Order has been restored in the universe. The earth is spinning from west to east, the moon and sun are high in the sky, and Derek Jeter is back with the New York Yankees.
In his return to the big league team, his team, the Yankees beat the Kansas City Royals 8-4 to salvage a series split. Apparently emboldened by the Captain’s presence, the offense collected six two-out RBI, proving once again that Jeter is so clutch he makes those around him clutch as well. And Jeter, in his first major league at-bat since October 12, tapped an infield single down the third-base line and came around to score on a sacrifice fly, because of course he did.
Personally, he finished the day 1-4, with a run scored and an RBI, and two Jeterian conversations on the base paths. He’s not the most excitable player in the game – and unprecedented success will do this to you – but there was a certain extra giddiness in his demeanor that comes with seeing your old friends for the first time in months. He was laughing and smiling on the base paths, chattering away at home plate, and watching everything else unfold from his customary perch on the dugout’s top step. As Eminem reminded the crowd as Jeter strode to the plate in the first, “It feels so good to be back!”
Jeter will tell you now it feels even better to get a win. With his much-anticipated return in the books, his focus and the team’s focus can revert to winning ballgames. He has never been one for pomp and ceremony anyway, unless it takes place in the Canyon of Heroes. That, of course, is the ultimate destination for this team. And though having Jeter back in the fold doesn’t guarantee a ticker-tape parade, it certainly makes the Yankees a better team.
First of all, Joe Giradi finally has his number-two hitter back. After experimenting with eight different players in the two-hole this season, mostly with little success, the skipper now won’t have to think twice about who will hit behind Gardner. In his career, Jeter is a .314 hitter when batting second. Go ahead, Joe, use a Sharpie there.
What’s more, Jeter is a right-handed hitter who makes mincemeat of left-handed pitchers. From the right side, the Yankees have had as many strong hitters against lefties as Jeter has rings. Wait, no – wives. Vernon Wells has been serviceable, but his numbers against southpaws simply don’t compare to Jeter’s, who has hit .338 against lefties in his career. And in the past two years, even as his numbers against righties have dipped, Jeter has clubbed lefties to the tune of a .349 average in 2011 and .364 (!!) in 2012.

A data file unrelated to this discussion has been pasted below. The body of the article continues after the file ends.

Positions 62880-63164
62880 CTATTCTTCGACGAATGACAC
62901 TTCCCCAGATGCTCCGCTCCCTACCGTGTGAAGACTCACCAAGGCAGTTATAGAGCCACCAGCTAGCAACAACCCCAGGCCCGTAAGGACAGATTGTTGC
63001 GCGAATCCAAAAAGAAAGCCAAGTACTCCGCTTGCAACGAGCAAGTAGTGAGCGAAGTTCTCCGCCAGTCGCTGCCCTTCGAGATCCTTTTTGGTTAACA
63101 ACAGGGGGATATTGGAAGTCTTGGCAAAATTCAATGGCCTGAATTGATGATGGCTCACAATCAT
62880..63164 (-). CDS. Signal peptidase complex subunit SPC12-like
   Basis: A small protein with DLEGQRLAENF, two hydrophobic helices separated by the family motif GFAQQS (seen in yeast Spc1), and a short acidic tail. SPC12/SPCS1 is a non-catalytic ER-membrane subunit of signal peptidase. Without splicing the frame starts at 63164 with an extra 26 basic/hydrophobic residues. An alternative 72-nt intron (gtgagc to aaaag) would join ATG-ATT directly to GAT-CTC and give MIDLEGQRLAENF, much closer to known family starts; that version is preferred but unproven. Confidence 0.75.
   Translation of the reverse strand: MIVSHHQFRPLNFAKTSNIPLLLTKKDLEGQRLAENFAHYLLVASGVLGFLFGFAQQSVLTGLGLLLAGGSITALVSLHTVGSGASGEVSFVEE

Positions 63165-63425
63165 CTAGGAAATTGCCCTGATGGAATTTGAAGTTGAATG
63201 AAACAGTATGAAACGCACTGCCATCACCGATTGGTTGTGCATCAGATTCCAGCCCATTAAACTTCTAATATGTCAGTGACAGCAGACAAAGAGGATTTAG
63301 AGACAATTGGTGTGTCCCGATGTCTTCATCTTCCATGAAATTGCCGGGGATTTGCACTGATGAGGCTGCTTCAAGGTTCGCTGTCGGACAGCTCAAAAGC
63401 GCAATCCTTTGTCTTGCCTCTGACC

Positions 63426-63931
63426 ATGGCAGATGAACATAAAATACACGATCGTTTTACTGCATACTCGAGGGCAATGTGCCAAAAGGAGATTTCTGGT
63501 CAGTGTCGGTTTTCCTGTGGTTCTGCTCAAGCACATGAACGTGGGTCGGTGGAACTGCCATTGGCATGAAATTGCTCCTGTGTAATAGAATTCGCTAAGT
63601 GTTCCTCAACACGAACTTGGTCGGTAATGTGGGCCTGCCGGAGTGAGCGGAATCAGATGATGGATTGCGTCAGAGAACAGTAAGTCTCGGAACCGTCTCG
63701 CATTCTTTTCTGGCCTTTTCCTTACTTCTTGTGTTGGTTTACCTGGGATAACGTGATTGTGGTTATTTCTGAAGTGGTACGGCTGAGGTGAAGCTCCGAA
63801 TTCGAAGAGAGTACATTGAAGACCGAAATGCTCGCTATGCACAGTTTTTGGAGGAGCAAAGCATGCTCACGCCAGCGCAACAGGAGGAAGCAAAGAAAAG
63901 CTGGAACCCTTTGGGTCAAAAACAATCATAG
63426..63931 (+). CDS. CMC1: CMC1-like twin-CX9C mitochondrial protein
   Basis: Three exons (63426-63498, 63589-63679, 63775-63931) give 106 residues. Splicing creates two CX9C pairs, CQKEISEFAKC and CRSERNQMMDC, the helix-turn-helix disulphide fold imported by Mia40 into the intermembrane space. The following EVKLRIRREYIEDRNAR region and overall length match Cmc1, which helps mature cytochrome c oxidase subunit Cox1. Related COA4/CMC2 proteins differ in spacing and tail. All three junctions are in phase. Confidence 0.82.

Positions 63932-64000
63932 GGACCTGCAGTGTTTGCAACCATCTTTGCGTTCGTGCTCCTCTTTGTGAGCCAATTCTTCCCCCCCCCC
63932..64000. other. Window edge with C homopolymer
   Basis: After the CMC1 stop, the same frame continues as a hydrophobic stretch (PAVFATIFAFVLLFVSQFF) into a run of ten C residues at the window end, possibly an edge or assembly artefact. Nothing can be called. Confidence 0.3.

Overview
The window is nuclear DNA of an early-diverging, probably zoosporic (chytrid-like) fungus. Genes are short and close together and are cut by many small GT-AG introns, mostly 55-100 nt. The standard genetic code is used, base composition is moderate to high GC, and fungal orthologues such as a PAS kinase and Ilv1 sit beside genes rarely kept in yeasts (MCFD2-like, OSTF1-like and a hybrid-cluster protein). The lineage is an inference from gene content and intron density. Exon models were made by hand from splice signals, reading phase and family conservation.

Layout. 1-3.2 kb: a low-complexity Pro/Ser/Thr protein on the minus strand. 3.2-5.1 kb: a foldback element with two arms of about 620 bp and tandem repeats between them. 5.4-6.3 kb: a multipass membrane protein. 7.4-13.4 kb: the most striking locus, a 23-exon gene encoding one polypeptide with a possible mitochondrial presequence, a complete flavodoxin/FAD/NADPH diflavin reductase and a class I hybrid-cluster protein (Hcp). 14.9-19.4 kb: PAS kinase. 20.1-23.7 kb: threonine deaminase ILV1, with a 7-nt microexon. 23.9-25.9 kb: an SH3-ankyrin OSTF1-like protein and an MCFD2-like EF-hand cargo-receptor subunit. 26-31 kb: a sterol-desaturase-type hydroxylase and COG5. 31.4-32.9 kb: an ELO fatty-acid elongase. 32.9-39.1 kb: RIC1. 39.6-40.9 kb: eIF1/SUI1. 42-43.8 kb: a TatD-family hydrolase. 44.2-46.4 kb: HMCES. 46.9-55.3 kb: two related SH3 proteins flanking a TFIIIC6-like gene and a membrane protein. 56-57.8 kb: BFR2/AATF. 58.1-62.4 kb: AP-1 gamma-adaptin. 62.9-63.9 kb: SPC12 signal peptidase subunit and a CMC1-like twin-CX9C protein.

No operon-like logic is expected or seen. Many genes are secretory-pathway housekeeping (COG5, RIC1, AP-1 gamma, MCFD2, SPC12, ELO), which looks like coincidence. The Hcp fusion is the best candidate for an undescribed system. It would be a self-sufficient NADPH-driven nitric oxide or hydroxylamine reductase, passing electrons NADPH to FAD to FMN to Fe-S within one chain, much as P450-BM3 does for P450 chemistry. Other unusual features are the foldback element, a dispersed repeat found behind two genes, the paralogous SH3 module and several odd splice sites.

It’s something the Yankees sorely need. As a team, they are hitting .235 against left-handed pitchers, second-to-last in the A.L. Last year in this category, on the back of their Captain’s personal vendetta against lefties, they hit .263, good for fifth in the A.L. The two teams ahead of the Yankees in the A.L. East right now – the Red Sox and the Rays – have no shortage of left-handed arms, so a resurgence from the right side of the plate is imperative if the Yankees are to make up any ground in the second-half.
If Jeter’s one at-bat against a lefty today – in which he scolded a groundball to short – is any indication, he’s still tracking the ball against southpaws like a military aviator.
What makes Jeter the special player he is, though, is his impact on a team transcends statistics. Along with a gifted right-handed swing and a steady glove at shortstop, Jeter brings an attitude. An attitude of winning, of hating to lose, of looking at the world for three hours and seeing nothing more important than scoring more runs than the opposition. Jeter will teach – no, show – this Yankees team what obsessive desire looks like.
Such an intangible value is hard to quantify. The only statistic that can substantiate a player’s “winning attitude” is, well, wins. Jeter has plenty of those. But there is this unreachable significance to Jeter’s presence, this subliminal stimulus to his endeavor that was revealed last fall when, after watching their Captain crumble to the dirt with a broken ankle in Game 1 of the ALCS, the Yankees were promptly swept by the Tigers without ever showing a pulse. When you remove the heart of a team, it doesn’t take long for the rest to wither away.
Now that heart is back.
You could sense as much in the stands today, as the crowd buzzed with the Captain’s every move, and in the dugout, where this motley crew of Yankees looked just a bit prouder to be in pinstripes. As if having Jeter – The Derek Jeter – back alongside them finally made the experience real. So this is what it’s really like to play for the New York Yankees.